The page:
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Tuesday, November 18, 2008

Application of Fault Tolerance Approach using QTP

Let us try to understand this concept of fault tolerance a bit Step-by-step.

What is a Fault Tolerant System?
When any system is able to recover from some unexpected errors and is able to restore the normal operation, it is known as a Fault Tolerant system.

When do we need a fully Fault Tolerant System?
Since it is a very complex & costly process to ensure perfect error recovery in a fault tolerant systems, this approach is deployed in applications where safety, availability and time requirements are of prime importance.

Why there is a need to tackle the Errors?
Only the single major characteristic i.e. Reliability identifies any high-quality software. A good piece of software must be able to behave as expected in almost all situations. Although software development companies, during the process of development, try their best to avoid, detect and remove maximum umber of errors as possible, still they can’t take it for granted that the delivered software is free of errors. Due to this there comes the need to have adequate mechanism in place, which could protect the productive system from unacceptable behavior in case of error like situations.

How to handle the situation in case of an error?
When an error occurs primarily due to some faulty design and we are not able to rectify the fault on-line, and we can not afford to move ahead with inconsistent or corrupted data. In such situation it is best to terminate the application in a controlled way (of course whenever possible) rather than trying to do recovery from the error to continue the normal operation.

Usually a script designed for testing an application remains in a Technically Feasible / Good State, during the normal operation. However Good States always have their evil counterparts as well i.e. the Bad States. And the creator of the scripts would never like his script to land into such Bad States. But a patient tester keeps him mentally prepared for his script landing into a Bad State & he tries to minimize such problematic by anticipating such problem situations and ably converts them into expected situations for his benefit.

What should be the realistic approach?
The best approach in business information systems is generally aimed at pumping maximum resources of time, money & efforts in prevention of errors during the development and creation of robust system. This would ensure correctness and integrity of the data and will go even one-step further in prevent any corruption and loss of the data.

Understanding Error-handling Mechanism of a Test Tool:
Almost each & every test tool addresses following elements of its error handling mechanism:

1) Fault: It is the origin of any misbehavior. It is the byproduct or the cause of an error.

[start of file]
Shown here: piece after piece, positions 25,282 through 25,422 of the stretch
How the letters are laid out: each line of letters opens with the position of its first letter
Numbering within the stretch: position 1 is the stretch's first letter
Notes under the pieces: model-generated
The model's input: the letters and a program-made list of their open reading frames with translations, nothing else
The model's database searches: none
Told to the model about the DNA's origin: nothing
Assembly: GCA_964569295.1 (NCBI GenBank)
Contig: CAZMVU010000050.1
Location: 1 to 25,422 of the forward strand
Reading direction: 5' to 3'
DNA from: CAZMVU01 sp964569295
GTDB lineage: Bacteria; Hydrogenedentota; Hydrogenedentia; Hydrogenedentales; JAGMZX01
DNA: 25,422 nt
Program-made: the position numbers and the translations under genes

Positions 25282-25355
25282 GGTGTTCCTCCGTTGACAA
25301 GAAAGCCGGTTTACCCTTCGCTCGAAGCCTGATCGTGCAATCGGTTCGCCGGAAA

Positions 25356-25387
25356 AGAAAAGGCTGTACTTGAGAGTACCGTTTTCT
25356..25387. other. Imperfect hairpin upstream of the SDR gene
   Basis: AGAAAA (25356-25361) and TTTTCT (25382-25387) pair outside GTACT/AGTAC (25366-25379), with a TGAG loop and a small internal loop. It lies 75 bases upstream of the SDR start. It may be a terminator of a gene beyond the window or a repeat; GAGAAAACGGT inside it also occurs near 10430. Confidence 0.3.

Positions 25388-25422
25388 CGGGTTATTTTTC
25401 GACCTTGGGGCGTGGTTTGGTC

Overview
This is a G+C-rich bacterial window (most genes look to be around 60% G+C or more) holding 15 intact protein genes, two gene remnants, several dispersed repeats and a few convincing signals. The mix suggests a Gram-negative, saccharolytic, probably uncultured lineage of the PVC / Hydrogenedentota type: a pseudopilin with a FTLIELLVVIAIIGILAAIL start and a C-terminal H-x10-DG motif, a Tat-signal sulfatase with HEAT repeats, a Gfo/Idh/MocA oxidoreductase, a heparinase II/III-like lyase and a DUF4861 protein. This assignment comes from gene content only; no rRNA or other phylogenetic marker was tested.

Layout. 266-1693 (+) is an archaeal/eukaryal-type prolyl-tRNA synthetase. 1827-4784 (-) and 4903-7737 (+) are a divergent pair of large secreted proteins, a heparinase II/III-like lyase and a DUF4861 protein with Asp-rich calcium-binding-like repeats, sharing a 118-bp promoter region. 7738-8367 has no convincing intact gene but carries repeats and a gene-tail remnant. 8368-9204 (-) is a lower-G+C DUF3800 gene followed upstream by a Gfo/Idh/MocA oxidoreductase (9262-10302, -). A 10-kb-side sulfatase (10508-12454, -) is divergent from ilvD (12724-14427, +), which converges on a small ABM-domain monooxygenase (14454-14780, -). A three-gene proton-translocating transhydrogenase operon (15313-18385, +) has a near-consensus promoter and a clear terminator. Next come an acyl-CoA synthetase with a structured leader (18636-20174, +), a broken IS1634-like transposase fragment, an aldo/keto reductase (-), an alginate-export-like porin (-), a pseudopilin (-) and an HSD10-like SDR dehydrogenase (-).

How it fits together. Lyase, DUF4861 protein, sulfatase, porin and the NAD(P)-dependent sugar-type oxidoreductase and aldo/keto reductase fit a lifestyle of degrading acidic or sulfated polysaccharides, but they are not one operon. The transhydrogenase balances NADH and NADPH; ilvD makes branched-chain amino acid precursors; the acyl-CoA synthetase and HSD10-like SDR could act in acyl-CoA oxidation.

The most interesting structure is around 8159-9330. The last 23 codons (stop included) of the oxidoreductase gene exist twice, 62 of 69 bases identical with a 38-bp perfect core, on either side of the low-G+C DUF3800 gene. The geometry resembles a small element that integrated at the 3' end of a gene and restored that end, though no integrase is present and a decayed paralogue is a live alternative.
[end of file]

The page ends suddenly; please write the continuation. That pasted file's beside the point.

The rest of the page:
2) Error: It is a part of a system state, which leads to a failure. User errors don’t become a part of this definition, since user errors are mistakes committed by the user while operating a software system.

3) Detector: An error needs to be detected first before the tool can act on it. The error handling mechanisms in a tool interacts with errors and failures of the application. Thus a detector is an interface between the error and failures taking place in the system.

4) Failure: It is a deviation of the delivered application in its compliance with the basic specifications. It differs from error in way that the error refers to a particular state of a system, whereas a failure is a specific event, which is basically a transition from the correct delivery to the incorrect delivery.

5) Exception: It is an abnormal condition, which interrupts the normal control flow. To raise an exception, a program needs to detect an error or failure first.

A typical relationship among above-mentioned elements of error handling mechanism are explained pictorially as under.

QTP & its error handling potentials:
QTP along with its prime companion VBScript (if designed with care & consideration) are quite powerful in handling errors and Exceptions. Design & developments of QTP scripts is an art, but not too difficult to learn & master.

As said earlier, design of good script for QTP is extremely important, so that the script behaves well in almost every situation and it should be able to handle not only with the normal situations but also many unexpected situations.

While designing scripts for QTP, the script designer must keep the underlying motto at the back of his mind and that is "Expect the Unexpected". Development of QTP scripts is thus treated almost similar to the development of any other software package & I feel that both of these need to be treated the same way.

Attributes of a strong error handling system:Robust scripts capable of tackling problematic states are designed to operate under architecture, equipped with error handling facilities like: